Sage Summit 2016 accounting panel: (L-R) Kless, Baker, Carter, Nahum, Sleeter, Susskind, Woodard
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Sage Summit 2016 accounting panel

Sage Summit Insight: The Future of Pricing

Aug 1st 2016
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Whenever a group of practitioners gathers together, talk will usually work its way around to billing and pricing.

Sure enough, pricing popped up as one of the first questions for British author Daniel Susskind when he discussed his book ‘The Future of the Professions’ at the Sage Summit in Chicago last week. After presenting his findings, Susskind (second from right above) took part in a panel discussion with (from left) Ed Kless, Ron Baker, Gary Boomer, Garry Carter, William Nahum, Doug Sleeter and Joe Woodard.

“Will changes in pricing practice from billing by the hour to a connected value basis help mitigate some of the things you found in your research?” an audience member asked Susskind.

Job displacement fears

With value pricing evangelist Ron Baker sitting stage right on the panel, there was some initial reluctance to field the question, but Scaling New Heights impresario Joe Woodard rose to the challenge by addressing the issue that worried most accountants about Susskind’s book - the impact automation will have on their jobs.

As Woodard explained it, the roles of thousands of accounting professionals who are not full service CPAs will be displaced through automation and artificial intelligence.

“A lot of people won’t be in the occupation when this happens,” he said.

“[Pricing] won’t help with the job displacement problem,” Woodard continued. “In what will be a smaller profession in the future, those that remain will be because they measure their effectiveness. Do we cause our clients to thrive? Then price against that measurement point. It’s not so much that’s the reason we’ll survive, it’s a characteristic of the pricing model of those who will survive. What makes them survive is not how they price, but do they measure on effectiveness?”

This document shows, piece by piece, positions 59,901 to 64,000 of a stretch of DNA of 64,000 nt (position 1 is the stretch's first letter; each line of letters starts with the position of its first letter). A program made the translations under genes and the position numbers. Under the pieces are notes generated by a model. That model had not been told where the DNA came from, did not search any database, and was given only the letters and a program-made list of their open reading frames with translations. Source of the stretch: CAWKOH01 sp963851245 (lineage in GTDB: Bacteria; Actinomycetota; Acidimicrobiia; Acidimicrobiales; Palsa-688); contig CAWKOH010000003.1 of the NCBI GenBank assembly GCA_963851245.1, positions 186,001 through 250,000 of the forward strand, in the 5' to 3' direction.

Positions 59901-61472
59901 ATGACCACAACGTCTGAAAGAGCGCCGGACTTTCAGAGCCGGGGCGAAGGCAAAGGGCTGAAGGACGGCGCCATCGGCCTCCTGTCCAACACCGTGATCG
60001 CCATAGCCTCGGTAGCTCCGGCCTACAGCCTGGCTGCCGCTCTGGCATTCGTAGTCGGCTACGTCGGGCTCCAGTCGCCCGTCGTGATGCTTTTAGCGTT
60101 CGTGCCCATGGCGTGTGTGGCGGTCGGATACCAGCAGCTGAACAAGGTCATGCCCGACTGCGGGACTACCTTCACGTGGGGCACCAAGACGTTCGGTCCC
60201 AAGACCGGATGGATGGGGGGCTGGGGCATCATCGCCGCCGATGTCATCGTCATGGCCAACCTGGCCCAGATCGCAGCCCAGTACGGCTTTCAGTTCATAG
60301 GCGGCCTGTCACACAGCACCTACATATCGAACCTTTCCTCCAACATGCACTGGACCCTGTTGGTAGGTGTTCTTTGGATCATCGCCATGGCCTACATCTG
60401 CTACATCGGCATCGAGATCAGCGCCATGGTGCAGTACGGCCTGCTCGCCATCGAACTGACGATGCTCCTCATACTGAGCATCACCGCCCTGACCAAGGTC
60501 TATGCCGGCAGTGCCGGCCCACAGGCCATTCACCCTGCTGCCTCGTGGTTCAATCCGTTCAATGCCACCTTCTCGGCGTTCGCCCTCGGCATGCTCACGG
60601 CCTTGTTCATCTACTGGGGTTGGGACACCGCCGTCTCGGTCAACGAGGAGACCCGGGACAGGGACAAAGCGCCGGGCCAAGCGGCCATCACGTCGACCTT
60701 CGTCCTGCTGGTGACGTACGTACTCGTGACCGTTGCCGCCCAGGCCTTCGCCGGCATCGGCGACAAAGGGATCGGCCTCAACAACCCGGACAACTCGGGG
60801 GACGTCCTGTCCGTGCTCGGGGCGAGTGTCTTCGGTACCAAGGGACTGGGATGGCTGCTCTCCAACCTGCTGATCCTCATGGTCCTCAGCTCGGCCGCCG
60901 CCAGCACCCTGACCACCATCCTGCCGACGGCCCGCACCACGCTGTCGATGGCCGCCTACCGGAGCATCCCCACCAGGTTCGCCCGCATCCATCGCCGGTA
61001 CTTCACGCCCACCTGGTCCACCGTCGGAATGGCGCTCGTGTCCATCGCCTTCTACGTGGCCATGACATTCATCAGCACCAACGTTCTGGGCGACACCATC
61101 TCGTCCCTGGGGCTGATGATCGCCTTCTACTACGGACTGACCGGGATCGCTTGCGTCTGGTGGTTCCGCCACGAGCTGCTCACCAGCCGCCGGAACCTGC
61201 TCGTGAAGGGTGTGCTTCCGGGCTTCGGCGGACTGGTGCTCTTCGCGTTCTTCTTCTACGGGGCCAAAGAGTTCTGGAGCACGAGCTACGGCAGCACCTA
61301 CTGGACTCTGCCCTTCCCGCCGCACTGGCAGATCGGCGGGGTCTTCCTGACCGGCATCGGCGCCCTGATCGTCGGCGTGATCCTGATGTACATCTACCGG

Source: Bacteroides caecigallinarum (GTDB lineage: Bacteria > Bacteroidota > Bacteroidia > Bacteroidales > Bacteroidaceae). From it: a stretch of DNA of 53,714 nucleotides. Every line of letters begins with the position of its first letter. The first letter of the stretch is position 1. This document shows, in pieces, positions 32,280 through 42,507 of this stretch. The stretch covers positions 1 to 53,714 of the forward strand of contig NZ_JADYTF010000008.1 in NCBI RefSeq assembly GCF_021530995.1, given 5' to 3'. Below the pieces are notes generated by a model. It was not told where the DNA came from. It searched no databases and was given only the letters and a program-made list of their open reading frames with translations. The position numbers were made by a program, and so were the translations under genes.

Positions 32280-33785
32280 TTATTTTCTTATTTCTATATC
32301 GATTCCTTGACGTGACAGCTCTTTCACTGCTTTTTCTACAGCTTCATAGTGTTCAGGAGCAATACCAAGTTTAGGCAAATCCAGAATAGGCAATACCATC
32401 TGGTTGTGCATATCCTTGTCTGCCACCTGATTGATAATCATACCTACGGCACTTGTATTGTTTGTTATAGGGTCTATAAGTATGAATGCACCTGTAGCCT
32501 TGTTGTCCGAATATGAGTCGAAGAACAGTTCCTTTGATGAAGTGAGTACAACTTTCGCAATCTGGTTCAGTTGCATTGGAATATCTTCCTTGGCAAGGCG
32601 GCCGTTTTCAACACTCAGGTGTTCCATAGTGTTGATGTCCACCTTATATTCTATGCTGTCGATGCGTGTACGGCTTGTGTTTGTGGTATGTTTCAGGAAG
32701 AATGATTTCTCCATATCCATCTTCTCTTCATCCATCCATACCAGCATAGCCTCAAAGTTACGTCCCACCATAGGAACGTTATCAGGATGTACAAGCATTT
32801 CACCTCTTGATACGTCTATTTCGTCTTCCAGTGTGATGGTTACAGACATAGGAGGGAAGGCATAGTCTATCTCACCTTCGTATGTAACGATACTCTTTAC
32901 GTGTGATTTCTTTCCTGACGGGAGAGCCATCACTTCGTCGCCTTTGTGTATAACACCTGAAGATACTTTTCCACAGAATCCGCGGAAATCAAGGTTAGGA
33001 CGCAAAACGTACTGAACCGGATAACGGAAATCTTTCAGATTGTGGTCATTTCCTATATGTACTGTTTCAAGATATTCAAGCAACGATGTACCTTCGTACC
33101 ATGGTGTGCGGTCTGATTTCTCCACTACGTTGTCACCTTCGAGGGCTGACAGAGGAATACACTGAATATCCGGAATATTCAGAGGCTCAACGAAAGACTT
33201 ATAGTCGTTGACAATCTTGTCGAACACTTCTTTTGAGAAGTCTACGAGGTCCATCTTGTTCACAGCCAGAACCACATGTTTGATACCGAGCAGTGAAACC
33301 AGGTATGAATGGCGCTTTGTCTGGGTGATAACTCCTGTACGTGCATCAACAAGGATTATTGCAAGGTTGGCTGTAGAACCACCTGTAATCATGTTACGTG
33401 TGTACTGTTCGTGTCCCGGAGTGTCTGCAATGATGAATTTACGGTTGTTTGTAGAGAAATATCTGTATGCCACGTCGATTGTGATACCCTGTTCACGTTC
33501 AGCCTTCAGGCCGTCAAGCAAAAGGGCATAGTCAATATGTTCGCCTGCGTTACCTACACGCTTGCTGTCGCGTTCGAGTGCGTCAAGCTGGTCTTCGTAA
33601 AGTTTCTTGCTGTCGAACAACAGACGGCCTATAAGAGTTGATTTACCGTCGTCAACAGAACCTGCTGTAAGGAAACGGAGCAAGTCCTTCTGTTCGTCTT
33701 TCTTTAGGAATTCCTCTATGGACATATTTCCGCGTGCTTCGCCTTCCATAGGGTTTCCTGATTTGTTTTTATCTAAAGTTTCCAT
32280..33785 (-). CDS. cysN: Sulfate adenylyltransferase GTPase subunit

When Baker got a chance to speak he expressed despair at hearing accountants worry about the impact that automation would have on their jobs. “The value of a profession is not measured in jobs, it’s measured in output,” he said.

“Pricing is not a panacea for a lousy business model. Pricing is not going to help BlackBerry, for instance. You still have to create value. That creation of value comes from innovation. Growth comes from learning, through tested experimentation and innovation. Firms have to innovate and adapt and create value outside of themselves for their customers and make an effective impact.

Pricing is not a panacea for a lousy business model... You still have to create value - Ron Baker

“You want to race against [IBM supercomputer] Watson by the hour? I wish you the best of luck. If that’s your business model you’re going to be destroyed.  Your business model has to change. But that alone is not going to make you prosper. You still have to create value.”

A contrary view from ICB chief

Few of the panellists were ready to take Baker on, but Institute of Certified Bookkeepers (ICB) founder Garry Carter broke with the value pricing consensus. “If you’re saying we’re going to do less work and just charge more for it, then the client is losing out. Clients will not lose out for too long,” he said.

Carter accepted the Susskind thesis that some accounting tasks would be taken away from people by computers and that a change from the traditional mind-set was needed.

“If we’re going to add a service, it doesn’t matter how we charge it. We’ve got to do the work that the client is willing to pay for,” he said.

After witnessing this clash of accounting cultures, Daniel Susskind dipped his toe into the pricing debate: “What we’re seeing across professions are people and institutions who have very little regard for the way professions have traditionally behaved, whether it’s about pricing, or face to face contact,”

Many professions - not just accounting - are changing how they work, experimenting with non-traditional approaches and solving problems differently; pricing was just one element within the wider shift.

But, in a nod towards the pricing iconoclast sitting at the other end of the line-up, Susskind added, “When you move to outcome-based measurement, there is a very strong focus on the way things are done. Anything that moves away from process to outcomes opens the door for changing how things are done significantly.”

Listen below to AccountingWEB's brief interview with Ron Baker to hear his summary of the panel session, and his reaction to feedback suggesting that "value pricing lite" is catching on within the profession in the shape of fixed-fee menus.

Where do you stand on the value pricing spectrum? Take part in AccountingWEB’s national value pricing survey to help us measure the rate of change within this area of accounting practice.


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